How to Import & Export CSV Data using Papa Parse with Ionic Last update: 2019-08-20

How to Import & Export CSV Data using Papa Parse with Ionic

Working with CSV data is a common business case, and although a mobile device and screen is not the perfect view for a table, we can still work with the data in an acceptable way!

In this tutorial we will import a CSV file into our Ionic app using the papa parse library or better, the Angular wrapper around it!


We will parse the raw CSV data into objects that we can work with, present it in a table where we can edit all data and finally also build the export functionality for both web and mobile!

Starting our CSV App

In order to build the functionality we start with a blank app and install papa parse, plus two more Cordova plugins:

This might sound strange but it will work, trust me! Now get started by running:

ionic start devdacticCSV blank
cd devdacticCSV
npm install ngx-papaparse@3

# For native file creation
npm install @ionic-native/file
ionic cordova plugin add cordova-plugin-file

# For moving the file to e.g. iCloud
npm install @ionic-native/social-sharing
ionic cordova plugin add cordova-plugin-x-socialsharing

Next we need to prepare our module to load the library and use the providers for the native plugins, therefore change your app/app.module.ts to:

import { NgModule } from '@angular/core';
import { BrowserModule } from '@angular/platform-browser';
import { RouteReuseStrategy } from '@angular/router';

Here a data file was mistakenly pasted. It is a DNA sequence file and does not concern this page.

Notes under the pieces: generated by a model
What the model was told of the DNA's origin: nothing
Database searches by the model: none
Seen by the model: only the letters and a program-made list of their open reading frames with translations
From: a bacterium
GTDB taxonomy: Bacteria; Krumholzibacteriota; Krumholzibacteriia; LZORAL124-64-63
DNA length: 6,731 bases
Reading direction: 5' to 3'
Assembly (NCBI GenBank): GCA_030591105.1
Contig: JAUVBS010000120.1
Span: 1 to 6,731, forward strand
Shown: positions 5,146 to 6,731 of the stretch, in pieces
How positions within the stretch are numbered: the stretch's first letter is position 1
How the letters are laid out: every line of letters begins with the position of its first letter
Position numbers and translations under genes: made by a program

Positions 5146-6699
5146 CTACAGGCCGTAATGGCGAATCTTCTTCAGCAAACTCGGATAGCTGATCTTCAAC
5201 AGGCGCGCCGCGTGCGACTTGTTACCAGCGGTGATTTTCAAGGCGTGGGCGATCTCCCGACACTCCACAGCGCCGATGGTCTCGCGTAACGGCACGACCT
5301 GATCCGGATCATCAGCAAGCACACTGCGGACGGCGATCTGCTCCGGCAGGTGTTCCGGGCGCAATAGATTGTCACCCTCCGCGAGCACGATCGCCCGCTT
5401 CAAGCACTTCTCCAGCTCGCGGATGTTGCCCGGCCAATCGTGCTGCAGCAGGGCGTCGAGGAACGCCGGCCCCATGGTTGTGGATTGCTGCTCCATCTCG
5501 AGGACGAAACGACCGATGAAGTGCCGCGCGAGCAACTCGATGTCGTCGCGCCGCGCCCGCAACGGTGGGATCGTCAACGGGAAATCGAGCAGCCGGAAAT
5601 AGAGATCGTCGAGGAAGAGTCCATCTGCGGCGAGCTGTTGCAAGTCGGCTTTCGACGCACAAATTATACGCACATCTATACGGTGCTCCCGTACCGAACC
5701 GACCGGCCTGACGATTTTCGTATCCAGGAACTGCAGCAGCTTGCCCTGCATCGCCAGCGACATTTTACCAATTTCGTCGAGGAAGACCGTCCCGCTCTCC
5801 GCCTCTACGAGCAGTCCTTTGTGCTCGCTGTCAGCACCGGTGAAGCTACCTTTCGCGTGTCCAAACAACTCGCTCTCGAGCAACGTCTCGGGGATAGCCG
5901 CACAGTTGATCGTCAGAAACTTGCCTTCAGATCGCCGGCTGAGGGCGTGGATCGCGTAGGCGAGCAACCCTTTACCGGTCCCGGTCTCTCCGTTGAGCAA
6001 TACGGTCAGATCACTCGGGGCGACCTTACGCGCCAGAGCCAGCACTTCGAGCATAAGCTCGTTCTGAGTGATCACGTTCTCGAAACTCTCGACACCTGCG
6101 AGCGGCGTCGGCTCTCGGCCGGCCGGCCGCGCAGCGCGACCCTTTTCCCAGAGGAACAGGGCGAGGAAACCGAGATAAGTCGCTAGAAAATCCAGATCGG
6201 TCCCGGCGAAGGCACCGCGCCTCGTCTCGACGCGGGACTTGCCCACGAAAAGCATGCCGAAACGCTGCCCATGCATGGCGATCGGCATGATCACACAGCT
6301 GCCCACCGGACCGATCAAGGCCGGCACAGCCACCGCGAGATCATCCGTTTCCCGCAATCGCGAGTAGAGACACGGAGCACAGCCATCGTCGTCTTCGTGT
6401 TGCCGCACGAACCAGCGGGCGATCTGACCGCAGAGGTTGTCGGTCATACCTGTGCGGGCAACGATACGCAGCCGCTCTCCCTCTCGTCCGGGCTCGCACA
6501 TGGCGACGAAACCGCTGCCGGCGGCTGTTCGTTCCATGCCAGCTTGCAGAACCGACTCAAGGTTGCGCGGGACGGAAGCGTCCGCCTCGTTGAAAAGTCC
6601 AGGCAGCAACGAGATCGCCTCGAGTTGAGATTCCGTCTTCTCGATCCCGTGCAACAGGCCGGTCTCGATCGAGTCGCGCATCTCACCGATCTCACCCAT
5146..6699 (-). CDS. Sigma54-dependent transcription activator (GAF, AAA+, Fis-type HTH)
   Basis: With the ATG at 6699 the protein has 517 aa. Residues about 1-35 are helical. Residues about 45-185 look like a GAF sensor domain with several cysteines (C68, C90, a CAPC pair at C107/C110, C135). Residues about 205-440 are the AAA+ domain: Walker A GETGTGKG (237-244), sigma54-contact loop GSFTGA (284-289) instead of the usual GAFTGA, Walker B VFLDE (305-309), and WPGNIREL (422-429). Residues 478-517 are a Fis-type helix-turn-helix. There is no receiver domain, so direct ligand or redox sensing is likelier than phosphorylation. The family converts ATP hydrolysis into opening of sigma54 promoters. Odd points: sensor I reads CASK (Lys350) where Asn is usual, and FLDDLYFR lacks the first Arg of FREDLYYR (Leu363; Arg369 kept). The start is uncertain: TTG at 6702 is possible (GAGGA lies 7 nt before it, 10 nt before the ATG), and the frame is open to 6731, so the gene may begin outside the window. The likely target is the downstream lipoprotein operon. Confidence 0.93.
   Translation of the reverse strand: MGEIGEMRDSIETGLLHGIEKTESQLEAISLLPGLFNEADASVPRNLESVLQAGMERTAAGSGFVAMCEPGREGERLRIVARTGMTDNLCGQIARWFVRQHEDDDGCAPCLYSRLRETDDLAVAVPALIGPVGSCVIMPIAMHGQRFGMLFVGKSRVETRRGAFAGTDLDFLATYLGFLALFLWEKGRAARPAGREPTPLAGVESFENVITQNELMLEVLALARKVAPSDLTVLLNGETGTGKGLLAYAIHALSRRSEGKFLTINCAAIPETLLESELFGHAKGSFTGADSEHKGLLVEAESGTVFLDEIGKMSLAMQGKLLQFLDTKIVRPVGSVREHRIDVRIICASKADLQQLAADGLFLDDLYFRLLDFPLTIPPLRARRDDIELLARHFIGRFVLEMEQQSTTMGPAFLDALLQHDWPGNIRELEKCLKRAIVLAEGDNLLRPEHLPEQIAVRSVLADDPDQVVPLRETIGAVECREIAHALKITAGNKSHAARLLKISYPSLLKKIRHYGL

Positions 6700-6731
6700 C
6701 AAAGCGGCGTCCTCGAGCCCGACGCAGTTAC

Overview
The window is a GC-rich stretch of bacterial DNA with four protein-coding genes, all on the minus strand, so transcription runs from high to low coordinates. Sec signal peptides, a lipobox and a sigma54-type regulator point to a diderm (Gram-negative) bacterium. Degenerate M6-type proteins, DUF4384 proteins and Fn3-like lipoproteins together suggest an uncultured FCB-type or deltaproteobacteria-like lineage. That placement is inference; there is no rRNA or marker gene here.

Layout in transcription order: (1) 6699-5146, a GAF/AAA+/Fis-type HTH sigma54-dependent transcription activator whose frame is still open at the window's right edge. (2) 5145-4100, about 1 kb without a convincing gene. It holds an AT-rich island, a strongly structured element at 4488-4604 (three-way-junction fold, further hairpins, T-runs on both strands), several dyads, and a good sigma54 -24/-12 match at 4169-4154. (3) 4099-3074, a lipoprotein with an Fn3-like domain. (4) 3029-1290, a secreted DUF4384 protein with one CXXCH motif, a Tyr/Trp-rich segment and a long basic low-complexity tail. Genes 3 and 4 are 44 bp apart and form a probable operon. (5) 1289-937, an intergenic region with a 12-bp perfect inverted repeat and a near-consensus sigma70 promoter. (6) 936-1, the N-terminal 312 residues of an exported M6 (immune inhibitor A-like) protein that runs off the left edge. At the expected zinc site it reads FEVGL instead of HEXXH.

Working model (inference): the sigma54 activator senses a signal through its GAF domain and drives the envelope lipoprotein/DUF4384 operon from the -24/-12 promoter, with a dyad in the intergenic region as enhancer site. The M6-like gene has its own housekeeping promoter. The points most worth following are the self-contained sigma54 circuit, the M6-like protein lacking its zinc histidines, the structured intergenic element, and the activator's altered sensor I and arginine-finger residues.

import { IonicModule, IonicRouteStrategy } from '@ionic/angular';
import { SplashScreen } from '@ionic-native/splash-screen/ngx';
import { StatusBar } from '@ionic-native/status-bar/ngx';

import { AppComponent } from './app.component';
import { AppRoutingModule } from './app-routing.module';

import { HttpClientModule } from '@angular/common/http';
import { PapaParseModule } from 'ngx-papaparse';
import { File } from '@ionic-native/file/ngx';
import { SocialSharing } from '@ionic-native/social-sharing/ngx';

  declarations: [AppComponent],
  entryComponents: [],
  imports: [BrowserModule, IonicModule.forRoot(), AppRoutingModule,
  providers: [
    { provide: RouteReuseStrategy, useClass: IonicRouteStrategy },
  bootstrap: [AppComponent]
export class AppModule {}

Now finally we need some data to test. Pick a CSV file that you already have or create a file at assets/test.csv and fill it with this dummy data:

Date,"First Name","Last Name","Email","Amount","Currency","InvoiceID","Country"

We assume a standard format, but if you have a different delimiter or any other non standard stuff you can look up the options you need to specify in the papa parse documentation easily.

Working with CSV Data

Now we can get started with the actual import/export of our CSV data. First of all, we need to load the file which is stored locally in our case.

If your app is on a server, the procedure would actually be the same just with a different URL. Just make sure your server has CORS enabled or otherwise you won’t get your file.

We also need to add a special response type to the HTTP request, because otherwise Angular would try to parse it as JSON (which is the default) and you’ll receive an error in that case.

Once you then got the data, you can easily parse it with papa parse into an array with all your data. Inspect the array data and you can see that we can splice the item at the first position as our header row and use the rest as the real data information.

To export the data we can call unparse which is basically the opposite direction. This will create a new CSV file from our array data that we can then write to a local file in our apps data directory. It seems like the Cordova file plugin can’t write to an iCloud folder, so in order to make it available everywhere you can use the social sharing plugin now!

With this plugin you can share or save the file basically wherever you want - give it a try and inspect the location after you shared it!